A consistent and chronic amount of alcohol abuse will result in your liver cells being damaged and possibly destroyed to the point of disease. Live diseases can range from things such as:

  • liver cancer
  • hepatitis
  • liver scarring
  • cirrhosis

This last type of damage to your liver (cirrhosis) can be fatal. It is found in up to 30% of people with excessive drinking habits on an annual basis.

However, while thousands of people die every year from cirrhosis caused by alcohol abuse, the majority are able to survive by seeking addiction treatment in order to quit abusing alcohol.

What Are Some Signs & Symptoms of Liver Damage?

If you suspect you or a loved one might be suffering from liver damage due to alcohol abuse, there are several physical symptoms that you should be looking out for. These can include, but are not limited to:

  • Jaundice, meaning yellowed skin or eyes
  • Stomach pain
  • Unusually darkened urine
  • Lack of appetite
  • Numerous or frequent bruises
  • Chronic fatigue
  • Swollen legs or ankles
  • Itchy skin
  • Blood in your stool
  • Pale or black stool
  • Nausea and vomiting
  • Swollen or bloated abdomen

birds eye view of four beer glasses being cheered

Can the Liver Heal After Abusing Alcohol?

Despite the severe damage to our liver that can be caused by alcohol, the good news is that our livers are one of the few human organs that can regenerate and heal by themselves. A healthy liver can heal up to 70% of its cells after damage to the organ.

However, this can only happen when you take certain measures to allow your liver to heal on its own. Likewise, there are extreme cases where liver damage is too advanced to be reversible.

Let’s think of what happens when we injure our skin. Typically, the wound or cut will scab and eventually heal, perhaps leaving you with a scar. A similar cycle can happen to our livers. The science behind liver regeneration is that it never really stops. Our livers are constantly healing themselves as long as they are not processing alcohol or other harmful substances that are too intense on a regular basis.

Depending on the severity of the alcohol abuse that one has inflicted on their liver, it can take as little as a few weeks or as long as many, many years to completely heal itself from the damage done. The more alcohol you’ve drunk or continue to drink, the longer your liver takes to heal. Likewise, the longer you keep drinking, the higher the chance your liver will enter a state where it’s no longer able to regenerate.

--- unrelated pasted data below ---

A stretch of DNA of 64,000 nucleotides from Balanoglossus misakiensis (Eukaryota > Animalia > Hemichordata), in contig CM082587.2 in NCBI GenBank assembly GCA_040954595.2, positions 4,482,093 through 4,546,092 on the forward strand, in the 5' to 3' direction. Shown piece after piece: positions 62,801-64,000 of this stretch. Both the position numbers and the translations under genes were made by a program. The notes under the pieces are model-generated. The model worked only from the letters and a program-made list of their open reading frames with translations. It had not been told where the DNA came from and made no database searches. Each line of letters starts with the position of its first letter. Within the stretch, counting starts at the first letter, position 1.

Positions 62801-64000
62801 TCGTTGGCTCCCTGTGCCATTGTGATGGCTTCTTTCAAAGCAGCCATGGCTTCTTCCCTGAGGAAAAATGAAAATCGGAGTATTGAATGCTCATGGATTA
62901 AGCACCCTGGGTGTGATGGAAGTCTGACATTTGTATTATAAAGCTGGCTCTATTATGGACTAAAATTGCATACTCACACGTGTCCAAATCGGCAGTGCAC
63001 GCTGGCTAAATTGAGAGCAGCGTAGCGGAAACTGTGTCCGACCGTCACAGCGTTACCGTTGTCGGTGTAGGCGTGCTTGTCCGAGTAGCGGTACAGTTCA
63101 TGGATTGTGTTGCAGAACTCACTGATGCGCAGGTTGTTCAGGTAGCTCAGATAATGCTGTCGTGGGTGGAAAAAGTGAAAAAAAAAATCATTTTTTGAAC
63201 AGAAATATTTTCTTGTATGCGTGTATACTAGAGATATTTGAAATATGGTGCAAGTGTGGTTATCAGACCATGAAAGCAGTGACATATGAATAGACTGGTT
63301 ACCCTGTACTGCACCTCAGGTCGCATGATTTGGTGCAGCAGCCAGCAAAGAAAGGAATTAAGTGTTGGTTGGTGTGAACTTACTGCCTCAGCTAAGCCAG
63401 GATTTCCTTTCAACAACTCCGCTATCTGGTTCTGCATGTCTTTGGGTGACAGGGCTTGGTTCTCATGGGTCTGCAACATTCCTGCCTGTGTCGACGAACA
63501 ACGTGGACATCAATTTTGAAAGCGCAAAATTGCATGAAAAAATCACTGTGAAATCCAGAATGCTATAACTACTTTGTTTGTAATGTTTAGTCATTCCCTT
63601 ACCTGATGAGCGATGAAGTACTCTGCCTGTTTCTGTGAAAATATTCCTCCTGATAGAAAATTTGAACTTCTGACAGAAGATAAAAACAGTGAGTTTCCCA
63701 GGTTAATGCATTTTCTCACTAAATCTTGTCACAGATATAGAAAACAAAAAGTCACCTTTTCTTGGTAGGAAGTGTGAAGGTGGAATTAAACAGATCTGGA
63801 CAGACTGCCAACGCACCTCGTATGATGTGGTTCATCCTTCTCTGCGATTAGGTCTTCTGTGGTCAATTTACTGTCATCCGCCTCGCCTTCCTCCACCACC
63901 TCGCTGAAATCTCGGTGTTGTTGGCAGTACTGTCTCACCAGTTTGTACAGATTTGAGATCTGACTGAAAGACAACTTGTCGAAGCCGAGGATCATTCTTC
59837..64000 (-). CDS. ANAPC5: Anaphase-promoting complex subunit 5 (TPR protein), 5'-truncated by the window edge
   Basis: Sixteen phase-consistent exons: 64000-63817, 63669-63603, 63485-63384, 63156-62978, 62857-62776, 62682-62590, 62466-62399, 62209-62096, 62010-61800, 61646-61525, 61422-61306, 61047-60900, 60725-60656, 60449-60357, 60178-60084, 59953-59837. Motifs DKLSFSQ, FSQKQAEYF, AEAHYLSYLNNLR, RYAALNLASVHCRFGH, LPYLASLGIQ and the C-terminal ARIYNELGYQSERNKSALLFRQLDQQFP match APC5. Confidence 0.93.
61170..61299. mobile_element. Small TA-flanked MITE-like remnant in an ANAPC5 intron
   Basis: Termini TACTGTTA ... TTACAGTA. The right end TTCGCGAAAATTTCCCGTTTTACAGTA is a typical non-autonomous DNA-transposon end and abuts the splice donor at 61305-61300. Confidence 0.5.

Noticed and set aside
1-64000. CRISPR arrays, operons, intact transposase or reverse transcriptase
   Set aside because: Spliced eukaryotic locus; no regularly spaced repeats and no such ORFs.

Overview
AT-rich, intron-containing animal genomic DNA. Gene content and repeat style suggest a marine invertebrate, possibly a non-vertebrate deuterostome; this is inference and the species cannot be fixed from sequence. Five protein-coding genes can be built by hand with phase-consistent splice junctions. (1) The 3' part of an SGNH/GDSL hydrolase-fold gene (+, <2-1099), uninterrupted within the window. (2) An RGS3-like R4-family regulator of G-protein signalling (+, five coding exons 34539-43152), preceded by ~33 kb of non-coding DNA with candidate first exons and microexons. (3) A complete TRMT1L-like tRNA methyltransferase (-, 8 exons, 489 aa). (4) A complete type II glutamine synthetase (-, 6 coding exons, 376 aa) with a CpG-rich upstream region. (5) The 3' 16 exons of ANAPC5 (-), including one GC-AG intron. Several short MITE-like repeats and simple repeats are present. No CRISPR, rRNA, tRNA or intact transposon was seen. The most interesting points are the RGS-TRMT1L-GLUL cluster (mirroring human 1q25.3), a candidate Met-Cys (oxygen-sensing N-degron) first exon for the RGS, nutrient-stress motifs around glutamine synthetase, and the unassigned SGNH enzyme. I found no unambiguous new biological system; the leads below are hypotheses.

How to Have a Healthier Liver After Drinking Too Much Alcohol

So, can your liver heal from alcohol abuse? Now that we know it’s possible for the liver to do its work in healing, in most non-severe cases, it’s important to understand the measures you should take to make this happen. The following list will explain the three main steps that are recommended for beginning your recovery towards a healthy liver after alcohol abuse.

Seek out a Medical Evaluation

If you’re showing signs and symptoms of liver damage, it’s important to visit your doctor in order to receive a proper diagnosis if necessary and be given the best and most effective choices available for your treatment.

The tests you may have to undergo in order to receive a diagnosis will vary depending on the symptoms you describe to your medical professional. Your doctor may require you to undergo a urine exam, a blood test, a liver biopsy, a CT scan, an abdominal ultrasound or a number of other tests in order to determine the health of your liver.

There are several different types of liver diseases that exist, including alcoholic fatty liver disease, cirrhosis, hepatitis, liver cancer, and general liver failure. The treatment for your liver damage will depend on your diagnosis, but they will generally follow the same initial steps to prepare for your healing. If the damage is very severe, you might have to undergo a blood transfusion, take certain medication, use IV fluids or you might even be put on a waiting list for a liver transplant.

group of people exercising